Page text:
Verbal intelligence is one of Howard Gardner’s nine multiple intelligences (PDF). A simple linguistic intelligence definition is well-developed verbal and written skills with sensitivity to the rhythm and sounds of words. Verbal intelligence shows up both in the written and the spoken word. Writers, public speakers, and even teachers tend to possess strong levels of this form of intelligence. While almost everyone has some of this type of intelligence, some appear to be more gifted than others at using words in a powerful way.
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Understanding the Basic Linguistic Intelligence Definition
The most basic linguistic intelligence definition is the ability to think words and use those words to express one’s thoughts to others. When people use conversation to speak to one another, they utilize their verbal/linguistic intelligence. Verbal intelligence is also employed when writers create written works, even something as simple as a letter to a friend or an email. In school, this intelligence is vital to good school performance, as most subjects require reading and writing skills. A verbal intelligence test and linguistic intelligence activities all work to identify how well an individual can do this, and then to improve upon it if necessary.
Verbal Intelligence in the Brain
Verbal/linguistic intelligence and the capacity to use words to communicate is a skill that comes from the temporal cortex on the left side of the brain. This area has been named Broca’s Area (PDF). It has four areas of sensitivity. Semantics, the first of these, is the various meanings and shades of meanings in words. Phonology is the sounds and meter of words. Syntax involves the order words are used. Finally, praxis is the different ways words can be used in a sentence or culturally to invoke different meanings. Combined, these four sensitivities impact an individual’s ability to speak, write, and understand words.
People with strong linguistic intelligence are attracted to words. They learn well with mnemonic devices, and they enjoy reading. They may score high on standard achievement tests because of the large amount of reading on these tests. These are the children who are bookworms, the people who enjoy creating rhymes when studying for tests, and the students who find writing papers an engaging activity, not a dreaded one.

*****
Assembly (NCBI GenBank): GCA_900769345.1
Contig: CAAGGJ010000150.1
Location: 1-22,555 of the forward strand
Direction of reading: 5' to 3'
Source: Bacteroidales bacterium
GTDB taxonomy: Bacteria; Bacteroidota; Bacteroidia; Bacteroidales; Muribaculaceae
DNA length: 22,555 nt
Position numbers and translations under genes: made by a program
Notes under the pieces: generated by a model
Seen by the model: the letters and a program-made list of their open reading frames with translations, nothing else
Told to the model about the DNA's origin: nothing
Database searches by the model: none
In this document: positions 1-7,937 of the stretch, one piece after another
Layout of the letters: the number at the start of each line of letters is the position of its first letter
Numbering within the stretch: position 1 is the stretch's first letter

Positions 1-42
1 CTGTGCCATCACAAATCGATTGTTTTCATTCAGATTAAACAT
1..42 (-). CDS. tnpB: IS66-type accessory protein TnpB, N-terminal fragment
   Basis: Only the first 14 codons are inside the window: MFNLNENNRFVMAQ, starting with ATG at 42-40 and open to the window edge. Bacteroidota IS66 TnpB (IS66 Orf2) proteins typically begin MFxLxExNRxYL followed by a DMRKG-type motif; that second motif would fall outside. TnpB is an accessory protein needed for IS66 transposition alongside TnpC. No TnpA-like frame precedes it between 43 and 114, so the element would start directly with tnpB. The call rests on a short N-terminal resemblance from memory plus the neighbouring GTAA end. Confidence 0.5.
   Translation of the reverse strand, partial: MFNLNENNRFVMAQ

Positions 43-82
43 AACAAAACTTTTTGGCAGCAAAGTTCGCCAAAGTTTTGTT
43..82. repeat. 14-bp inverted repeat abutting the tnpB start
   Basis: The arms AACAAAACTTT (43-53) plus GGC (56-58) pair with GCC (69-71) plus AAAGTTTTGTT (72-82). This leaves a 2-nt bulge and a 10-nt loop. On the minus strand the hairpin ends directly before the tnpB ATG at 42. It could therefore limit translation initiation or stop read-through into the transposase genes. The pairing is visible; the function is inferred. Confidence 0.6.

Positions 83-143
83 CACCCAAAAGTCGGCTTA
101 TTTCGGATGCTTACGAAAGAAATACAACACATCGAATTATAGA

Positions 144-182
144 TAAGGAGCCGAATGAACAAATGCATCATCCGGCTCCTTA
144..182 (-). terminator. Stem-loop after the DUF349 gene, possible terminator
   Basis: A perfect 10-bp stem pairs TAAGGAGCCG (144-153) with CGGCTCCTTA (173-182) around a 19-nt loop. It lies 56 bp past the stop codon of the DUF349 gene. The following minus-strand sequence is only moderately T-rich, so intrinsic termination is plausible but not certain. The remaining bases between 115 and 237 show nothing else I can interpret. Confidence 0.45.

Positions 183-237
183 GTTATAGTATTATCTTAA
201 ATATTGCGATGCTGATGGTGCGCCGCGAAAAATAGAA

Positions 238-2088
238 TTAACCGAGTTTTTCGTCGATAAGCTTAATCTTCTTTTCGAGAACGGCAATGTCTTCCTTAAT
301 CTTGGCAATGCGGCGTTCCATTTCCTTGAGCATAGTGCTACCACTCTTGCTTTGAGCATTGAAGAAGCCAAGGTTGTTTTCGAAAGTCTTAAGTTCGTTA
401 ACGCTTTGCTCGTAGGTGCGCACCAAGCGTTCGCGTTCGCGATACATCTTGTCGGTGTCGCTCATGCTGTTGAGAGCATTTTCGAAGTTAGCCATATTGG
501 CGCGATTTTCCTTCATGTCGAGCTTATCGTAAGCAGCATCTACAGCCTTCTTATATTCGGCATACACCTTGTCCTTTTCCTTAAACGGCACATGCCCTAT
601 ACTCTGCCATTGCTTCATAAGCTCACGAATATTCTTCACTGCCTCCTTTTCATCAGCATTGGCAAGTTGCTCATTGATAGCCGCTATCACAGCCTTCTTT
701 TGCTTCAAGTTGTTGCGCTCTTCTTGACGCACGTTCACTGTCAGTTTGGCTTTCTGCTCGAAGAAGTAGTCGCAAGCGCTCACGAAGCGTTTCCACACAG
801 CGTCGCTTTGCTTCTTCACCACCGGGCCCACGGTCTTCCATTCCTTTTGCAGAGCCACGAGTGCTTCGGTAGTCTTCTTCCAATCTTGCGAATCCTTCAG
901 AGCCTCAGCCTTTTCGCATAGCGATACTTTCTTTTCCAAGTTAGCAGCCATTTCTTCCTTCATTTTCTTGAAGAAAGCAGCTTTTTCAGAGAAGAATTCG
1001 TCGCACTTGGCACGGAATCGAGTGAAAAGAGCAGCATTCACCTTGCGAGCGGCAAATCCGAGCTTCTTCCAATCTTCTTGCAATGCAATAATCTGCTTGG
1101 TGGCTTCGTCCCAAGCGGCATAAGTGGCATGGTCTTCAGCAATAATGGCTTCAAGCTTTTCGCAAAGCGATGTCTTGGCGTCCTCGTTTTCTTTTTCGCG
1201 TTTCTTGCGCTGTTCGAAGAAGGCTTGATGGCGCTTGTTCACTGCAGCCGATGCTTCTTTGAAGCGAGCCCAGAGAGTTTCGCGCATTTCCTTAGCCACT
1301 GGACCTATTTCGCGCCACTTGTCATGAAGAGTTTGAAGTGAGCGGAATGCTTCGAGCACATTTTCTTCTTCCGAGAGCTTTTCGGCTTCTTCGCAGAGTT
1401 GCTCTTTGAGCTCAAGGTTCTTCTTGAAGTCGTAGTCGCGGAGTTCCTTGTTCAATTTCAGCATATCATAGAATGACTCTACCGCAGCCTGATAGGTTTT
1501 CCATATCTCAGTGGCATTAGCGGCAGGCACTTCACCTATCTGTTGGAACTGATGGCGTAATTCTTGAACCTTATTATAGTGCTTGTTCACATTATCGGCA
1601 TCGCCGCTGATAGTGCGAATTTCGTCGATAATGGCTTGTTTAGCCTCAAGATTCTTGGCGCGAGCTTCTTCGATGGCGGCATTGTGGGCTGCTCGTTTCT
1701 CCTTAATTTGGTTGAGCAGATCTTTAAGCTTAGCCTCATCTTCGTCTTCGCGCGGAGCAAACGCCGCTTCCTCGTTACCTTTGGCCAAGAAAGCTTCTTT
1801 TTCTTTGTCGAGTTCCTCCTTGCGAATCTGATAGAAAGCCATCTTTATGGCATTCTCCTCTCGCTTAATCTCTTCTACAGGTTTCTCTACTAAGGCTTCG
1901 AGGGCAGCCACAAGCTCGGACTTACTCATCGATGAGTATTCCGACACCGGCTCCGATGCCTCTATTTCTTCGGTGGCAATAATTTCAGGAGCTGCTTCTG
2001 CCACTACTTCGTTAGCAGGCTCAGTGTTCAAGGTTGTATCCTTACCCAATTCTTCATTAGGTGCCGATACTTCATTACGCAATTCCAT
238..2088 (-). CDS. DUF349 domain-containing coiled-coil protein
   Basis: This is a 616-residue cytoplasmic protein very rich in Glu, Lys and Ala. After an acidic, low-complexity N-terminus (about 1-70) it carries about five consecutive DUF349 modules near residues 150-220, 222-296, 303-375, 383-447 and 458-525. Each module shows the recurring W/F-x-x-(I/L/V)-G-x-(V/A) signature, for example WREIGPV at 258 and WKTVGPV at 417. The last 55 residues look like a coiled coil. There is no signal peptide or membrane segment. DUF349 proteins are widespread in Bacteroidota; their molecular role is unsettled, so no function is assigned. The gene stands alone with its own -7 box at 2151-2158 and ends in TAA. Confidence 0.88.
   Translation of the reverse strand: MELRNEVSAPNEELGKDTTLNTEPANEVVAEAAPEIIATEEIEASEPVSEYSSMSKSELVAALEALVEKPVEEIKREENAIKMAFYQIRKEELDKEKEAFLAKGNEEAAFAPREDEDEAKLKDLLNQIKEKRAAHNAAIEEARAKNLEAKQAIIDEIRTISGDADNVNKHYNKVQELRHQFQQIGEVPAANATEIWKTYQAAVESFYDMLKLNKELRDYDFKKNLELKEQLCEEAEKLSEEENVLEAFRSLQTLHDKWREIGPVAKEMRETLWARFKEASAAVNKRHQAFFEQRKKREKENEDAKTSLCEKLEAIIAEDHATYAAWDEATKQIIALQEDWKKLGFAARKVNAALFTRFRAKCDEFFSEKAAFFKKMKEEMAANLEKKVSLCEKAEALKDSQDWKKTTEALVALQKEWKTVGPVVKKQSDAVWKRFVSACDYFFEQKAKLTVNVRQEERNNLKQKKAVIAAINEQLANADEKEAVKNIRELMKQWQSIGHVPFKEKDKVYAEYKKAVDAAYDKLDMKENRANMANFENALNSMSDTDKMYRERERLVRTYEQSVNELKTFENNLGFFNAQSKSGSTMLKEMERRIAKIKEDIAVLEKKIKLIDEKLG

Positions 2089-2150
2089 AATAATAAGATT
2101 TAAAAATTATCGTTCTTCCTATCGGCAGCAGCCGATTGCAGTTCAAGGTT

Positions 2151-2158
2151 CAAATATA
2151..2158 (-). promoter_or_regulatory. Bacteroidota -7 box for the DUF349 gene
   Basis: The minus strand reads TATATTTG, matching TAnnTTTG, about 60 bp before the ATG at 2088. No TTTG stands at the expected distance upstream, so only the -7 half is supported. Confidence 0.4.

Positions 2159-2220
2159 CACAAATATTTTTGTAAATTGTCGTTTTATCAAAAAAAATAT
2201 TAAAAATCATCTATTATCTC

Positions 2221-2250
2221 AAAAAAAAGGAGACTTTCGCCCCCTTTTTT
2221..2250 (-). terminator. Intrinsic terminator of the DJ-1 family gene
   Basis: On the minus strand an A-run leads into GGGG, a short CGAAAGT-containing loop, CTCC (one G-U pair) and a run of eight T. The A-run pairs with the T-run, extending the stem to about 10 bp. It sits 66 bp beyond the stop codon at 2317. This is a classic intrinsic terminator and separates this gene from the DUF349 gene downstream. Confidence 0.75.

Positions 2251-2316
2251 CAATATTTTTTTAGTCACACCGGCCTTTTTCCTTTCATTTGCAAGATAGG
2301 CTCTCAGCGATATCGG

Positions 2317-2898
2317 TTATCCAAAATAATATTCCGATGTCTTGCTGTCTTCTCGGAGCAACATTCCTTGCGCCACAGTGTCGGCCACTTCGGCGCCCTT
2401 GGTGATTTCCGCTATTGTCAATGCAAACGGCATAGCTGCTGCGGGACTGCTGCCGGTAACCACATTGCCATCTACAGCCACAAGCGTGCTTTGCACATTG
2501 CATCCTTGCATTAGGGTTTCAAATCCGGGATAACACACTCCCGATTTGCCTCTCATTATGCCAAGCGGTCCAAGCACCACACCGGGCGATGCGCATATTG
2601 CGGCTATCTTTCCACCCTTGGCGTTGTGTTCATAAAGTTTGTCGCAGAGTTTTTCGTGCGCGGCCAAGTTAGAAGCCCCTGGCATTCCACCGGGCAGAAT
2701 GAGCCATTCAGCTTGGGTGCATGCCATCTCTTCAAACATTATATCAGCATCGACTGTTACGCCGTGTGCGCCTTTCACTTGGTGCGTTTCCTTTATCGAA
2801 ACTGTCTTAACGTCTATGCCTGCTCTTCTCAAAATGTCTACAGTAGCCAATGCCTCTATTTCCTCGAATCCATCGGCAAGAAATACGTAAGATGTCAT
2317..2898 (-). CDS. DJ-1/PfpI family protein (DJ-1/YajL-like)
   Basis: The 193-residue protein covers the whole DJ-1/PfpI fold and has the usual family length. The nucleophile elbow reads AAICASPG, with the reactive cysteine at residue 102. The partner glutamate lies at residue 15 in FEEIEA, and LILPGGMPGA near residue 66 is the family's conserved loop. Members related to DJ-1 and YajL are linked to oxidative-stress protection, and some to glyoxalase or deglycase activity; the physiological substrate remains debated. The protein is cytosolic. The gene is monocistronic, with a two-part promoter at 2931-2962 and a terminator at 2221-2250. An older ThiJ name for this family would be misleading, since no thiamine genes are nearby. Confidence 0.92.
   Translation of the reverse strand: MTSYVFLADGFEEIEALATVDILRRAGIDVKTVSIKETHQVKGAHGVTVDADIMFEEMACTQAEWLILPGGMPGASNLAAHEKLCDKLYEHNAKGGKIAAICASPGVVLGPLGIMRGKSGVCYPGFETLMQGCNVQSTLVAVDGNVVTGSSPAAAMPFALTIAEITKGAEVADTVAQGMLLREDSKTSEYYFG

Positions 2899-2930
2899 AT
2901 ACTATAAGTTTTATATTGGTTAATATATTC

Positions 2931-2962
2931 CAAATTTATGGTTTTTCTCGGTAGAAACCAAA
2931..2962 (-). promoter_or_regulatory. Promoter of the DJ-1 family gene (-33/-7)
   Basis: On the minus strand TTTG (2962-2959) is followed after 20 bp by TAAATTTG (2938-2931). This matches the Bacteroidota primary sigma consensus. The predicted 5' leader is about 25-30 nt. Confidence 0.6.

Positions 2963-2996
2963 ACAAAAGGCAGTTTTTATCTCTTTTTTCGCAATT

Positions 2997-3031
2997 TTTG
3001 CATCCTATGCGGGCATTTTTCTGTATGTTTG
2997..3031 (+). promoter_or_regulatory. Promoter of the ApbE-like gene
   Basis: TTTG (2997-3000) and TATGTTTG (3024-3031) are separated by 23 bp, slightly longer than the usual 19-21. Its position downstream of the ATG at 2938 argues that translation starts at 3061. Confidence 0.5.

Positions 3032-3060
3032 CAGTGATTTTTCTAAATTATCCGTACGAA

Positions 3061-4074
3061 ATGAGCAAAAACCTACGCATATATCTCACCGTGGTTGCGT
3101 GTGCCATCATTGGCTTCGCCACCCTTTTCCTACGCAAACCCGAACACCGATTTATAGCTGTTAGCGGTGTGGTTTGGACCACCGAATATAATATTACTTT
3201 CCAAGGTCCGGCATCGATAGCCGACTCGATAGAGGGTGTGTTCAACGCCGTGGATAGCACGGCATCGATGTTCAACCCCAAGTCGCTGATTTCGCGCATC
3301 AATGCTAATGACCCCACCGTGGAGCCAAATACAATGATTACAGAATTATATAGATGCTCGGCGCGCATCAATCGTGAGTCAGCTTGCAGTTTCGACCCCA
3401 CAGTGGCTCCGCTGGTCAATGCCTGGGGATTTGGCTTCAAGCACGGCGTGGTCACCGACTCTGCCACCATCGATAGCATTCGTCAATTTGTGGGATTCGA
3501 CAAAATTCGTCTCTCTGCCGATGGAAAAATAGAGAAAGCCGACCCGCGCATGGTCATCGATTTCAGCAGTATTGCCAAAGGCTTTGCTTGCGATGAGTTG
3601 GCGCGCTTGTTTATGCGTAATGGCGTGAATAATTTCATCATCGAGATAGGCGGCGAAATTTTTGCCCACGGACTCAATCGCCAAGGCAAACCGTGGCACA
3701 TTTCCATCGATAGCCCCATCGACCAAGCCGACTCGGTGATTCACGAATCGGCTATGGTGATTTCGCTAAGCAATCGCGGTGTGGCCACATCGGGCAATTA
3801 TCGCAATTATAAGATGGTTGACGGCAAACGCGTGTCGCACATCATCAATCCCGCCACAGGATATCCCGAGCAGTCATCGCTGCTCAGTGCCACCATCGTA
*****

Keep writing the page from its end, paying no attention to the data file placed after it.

Potential Careers for Individuals Strong in Linguistic Intelligence
Verbal intelligence opens the door to several careers for those who are gifted in this area. These students grow up to become writers, such as novelists or journalists. Some become storytellers or orators. Others will become teachers or politicians. Any career that requires a good handle of written and spoken language will work well for someone with strong verbal/linguistic intelligence.
Linguistic Intelligence Activities to Boost Linguistic Skill
While everyone is born with a measure of linguistic intelligence, it can also be developed through the careful use of linguistic intelligence activities. Word games of all types can help improve this intelligence. Young children can play alphabet and spelling games, while older students can play games that require them to use words, whether written or spoken, to describe things. Students can draw a picture and then write a story to describe what they drew to practice linguistic skills. Debates and discussions in a group setting are also linguistic intelligence activities that can boost these skills for some people. Even simple poetry reading and writing activities can help develop linguistic intelligence.
Testing Linguistic/Verbal Intelligence
A verbal intelligence test helps individuals determine how much of this type of intelligence they have. While these tests are not foolproof, they can help individuals determine their strengths and maximize them. Verbal intelligence is one of the two types of intelligence commonly tested in schools through written testing; because of this, most people who have high levels of this form of intelligence perform well on standardized and written IQ tests. Yet, a standard achievement test or IQ test is not specifically a verbal intelligence test. Testing for verbal intelligence specifically requires the skill of someone who understands the nine types of intelligence and can test individually for each of them.
Verbal intelligence is the most widely shared intelligence. It helps people connect and communicate with one another, thus helping improve interpersonal relationships; because of this, improving verbal/linguistic intelligence is beneficial to all people, whether they have strong levels or weak levels of this form of intelligence. That is what makes linguistic intelligence activities so valuable.